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Prostate Cancer Prostatic Dis. 2014 Jun;17(2):163-9. doi: 10.1038/pcan.2014.3. Epub 2014 Feb 25.

Specialty bias in treatment recommendations and quality of life among radiation oncologists and urologists for localized prostate cancer.

Author information

  • 11] Department of Urology, Yale University, New Haven, CT, USA [2] Cancer Outcomes, Public Policy, and Effectiveness Research Center (COPPER) Center, Yale University, New Haven, CT, USA.
  • 21] Cancer Outcomes, Public Policy, and Effectiveness Research Center (COPPER) Center, Yale University, New Haven, CT, USA [2] Department of Internal Medicine, Yale University, New Haven, CT, USA.
  • 3Division of Urology, Harvard Medical School, Brigham and Women's Hospital, Boston, MA, USA.
  • 4Department of Surgery, Fox Chase Cancer Center-Temple University Health System, Philadelphia, PA, USA.
  • 5Department of Urology, Mayo Clinic, Rochester, MN, USA.
  • 61] Division of Health Care & Policy Research, Mayo Clinic, Rochester, MN, USA [2] Knowledge and Evaluation Research Unit, Mayo Clinic, Rochester, MN, USA.
  • 7Division of Health Care & Policy Research, Mayo Clinic, Rochester, MN, USA.
  • 8HealthPartners Institute for Education and Research, Minneapolis, MN, USA.
  • 91] Knowledge and Evaluation Research Unit, Mayo Clinic, Rochester, MN, USA [2] Division of General Medicine, Mayo Clinic, Rochester, MN, USA [3] Biomedical Ethics Research Unit, Mayo Clinic, Rochester, MN, USA.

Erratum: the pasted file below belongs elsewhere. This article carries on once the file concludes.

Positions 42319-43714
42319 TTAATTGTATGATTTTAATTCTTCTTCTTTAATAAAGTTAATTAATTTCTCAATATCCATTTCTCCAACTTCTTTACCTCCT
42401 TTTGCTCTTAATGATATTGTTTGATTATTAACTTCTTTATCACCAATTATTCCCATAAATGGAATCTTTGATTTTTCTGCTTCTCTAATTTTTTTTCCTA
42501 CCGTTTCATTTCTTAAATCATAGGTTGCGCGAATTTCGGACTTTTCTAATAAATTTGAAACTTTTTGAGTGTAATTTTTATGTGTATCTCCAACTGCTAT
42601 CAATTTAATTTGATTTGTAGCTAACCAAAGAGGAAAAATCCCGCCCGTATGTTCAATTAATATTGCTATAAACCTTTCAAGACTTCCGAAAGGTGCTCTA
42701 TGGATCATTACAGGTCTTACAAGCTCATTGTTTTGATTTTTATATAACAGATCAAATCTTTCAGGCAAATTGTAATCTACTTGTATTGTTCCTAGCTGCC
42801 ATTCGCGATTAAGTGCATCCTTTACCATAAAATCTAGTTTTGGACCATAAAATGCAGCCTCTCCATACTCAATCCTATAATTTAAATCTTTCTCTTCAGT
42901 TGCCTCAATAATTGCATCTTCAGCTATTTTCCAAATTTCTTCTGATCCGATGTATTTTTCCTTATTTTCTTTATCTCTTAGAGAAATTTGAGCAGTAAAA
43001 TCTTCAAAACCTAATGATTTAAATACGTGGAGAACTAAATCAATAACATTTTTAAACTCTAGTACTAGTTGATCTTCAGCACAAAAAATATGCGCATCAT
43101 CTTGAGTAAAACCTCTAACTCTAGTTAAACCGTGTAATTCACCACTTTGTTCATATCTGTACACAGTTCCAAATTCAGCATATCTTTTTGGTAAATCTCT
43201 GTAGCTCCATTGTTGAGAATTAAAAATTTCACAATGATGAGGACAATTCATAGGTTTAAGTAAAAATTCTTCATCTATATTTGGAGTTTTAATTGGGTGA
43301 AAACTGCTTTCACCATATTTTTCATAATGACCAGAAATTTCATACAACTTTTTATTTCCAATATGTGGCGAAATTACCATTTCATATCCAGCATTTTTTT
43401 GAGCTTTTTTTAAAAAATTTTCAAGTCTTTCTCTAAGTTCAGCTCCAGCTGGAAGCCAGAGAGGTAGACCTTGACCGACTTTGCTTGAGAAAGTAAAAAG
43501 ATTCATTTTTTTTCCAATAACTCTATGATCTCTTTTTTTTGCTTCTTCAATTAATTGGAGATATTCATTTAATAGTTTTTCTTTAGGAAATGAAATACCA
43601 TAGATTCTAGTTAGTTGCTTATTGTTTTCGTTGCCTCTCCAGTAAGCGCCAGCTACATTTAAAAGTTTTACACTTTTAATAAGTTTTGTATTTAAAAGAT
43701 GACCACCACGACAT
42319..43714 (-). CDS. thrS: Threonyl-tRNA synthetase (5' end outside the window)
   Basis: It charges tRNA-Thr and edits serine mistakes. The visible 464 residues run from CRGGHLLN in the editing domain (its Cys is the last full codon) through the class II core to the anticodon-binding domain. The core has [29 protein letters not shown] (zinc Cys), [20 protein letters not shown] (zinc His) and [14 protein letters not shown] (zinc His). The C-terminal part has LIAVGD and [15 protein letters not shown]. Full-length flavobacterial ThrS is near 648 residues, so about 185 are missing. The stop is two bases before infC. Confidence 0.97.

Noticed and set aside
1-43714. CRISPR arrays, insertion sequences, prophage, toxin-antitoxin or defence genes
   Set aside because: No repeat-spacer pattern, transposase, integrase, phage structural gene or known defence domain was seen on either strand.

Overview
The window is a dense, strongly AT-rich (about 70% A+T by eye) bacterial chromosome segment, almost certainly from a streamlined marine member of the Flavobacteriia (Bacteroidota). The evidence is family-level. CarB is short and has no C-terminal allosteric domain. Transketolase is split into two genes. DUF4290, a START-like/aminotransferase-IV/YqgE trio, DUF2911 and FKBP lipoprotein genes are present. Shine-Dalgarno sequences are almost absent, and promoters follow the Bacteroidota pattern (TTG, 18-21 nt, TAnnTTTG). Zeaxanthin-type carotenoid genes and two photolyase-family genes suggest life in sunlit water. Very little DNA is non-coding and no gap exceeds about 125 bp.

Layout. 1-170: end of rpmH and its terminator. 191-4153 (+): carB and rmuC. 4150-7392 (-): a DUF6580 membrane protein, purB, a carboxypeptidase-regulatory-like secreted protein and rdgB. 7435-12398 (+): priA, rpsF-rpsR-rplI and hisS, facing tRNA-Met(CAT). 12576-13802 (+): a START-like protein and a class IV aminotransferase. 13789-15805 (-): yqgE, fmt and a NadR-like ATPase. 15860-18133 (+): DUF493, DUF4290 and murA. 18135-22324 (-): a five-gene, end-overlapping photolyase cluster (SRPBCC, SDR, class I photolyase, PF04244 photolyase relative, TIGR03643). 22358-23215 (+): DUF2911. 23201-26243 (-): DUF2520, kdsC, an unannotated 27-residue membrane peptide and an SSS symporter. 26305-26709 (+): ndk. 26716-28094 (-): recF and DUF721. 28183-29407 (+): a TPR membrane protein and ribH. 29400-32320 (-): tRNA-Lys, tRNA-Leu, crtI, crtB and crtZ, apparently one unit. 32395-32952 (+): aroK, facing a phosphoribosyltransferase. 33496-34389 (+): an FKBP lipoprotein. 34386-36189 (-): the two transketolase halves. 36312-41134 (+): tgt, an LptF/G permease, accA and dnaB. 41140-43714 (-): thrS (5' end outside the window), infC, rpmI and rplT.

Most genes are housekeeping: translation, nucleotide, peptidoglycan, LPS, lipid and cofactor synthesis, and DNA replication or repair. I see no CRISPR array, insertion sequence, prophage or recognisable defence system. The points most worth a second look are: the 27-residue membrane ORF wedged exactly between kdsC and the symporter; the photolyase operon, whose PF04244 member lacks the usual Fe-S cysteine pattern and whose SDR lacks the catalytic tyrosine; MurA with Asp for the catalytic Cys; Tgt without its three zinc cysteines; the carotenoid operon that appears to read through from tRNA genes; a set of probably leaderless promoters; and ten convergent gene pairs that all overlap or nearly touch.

Erratum in

  • Prostate Cancer Prostatic Dis. 2014 Jun;17(2):212. Nguyen, P Y, [corrected to Nguyen, P L].

Abstract

BACKGROUND:

Given the importance of physician attitudes about different treatments and the quality of life (QOL) in prostate cancer, we performed a national survey of specialists to assess treatment recommendations and perceptions of treatment-related survival and QOL.

METHODS:

We mailed a self-administered survey instrument to a random sample of 1366 specialists in the U.S. Respondents were asked for treatment recommendations and survival that varied by PSA levels and Gleason scores and estimate QOL outcomes. Pearson's chi-square and multivariable regression models were used to test for differences in each outcome.

RESULTS:

Response rates were similar for radiation oncologists (52.6%) and urologists (52.3%; P=0.92). Across all risk strata, urologists were more likely to recommend surgery than were radiation oncologists, for conditions ranging from PSA>20 and Gleason score 8-10 (35.2 vs. 0.2%; P<0.001) to PSA 4-10 and Gleason score 7 (87.5 vs. 20.9%; P<0.001). Radiation oncologists were also more likely to recommend radiation therapy relative to urologists (all P<0.001). From low- to high-risk prostate cancer, radiation oncologists and urologists perceived their treatment as being better for improving survival (all P<0.001). Each specialty also viewed their treatment as having less urinary incontinence (all P<0.001).

CONCLUSIONS:

Radiation oncologists and urologists both prefer the treatment modalities they offer, perceive them to be more effective and to lead to a better QOL. Patients may be receiving biased information, and a truly informed consent process with shared decision-making may be possible only if they are evaluated by both specialties before deciding upon a treatment course.

PMID:
24566445
DOI:
10.1038/pcan.2014.3
[PubMed - indexed for MEDLINE]
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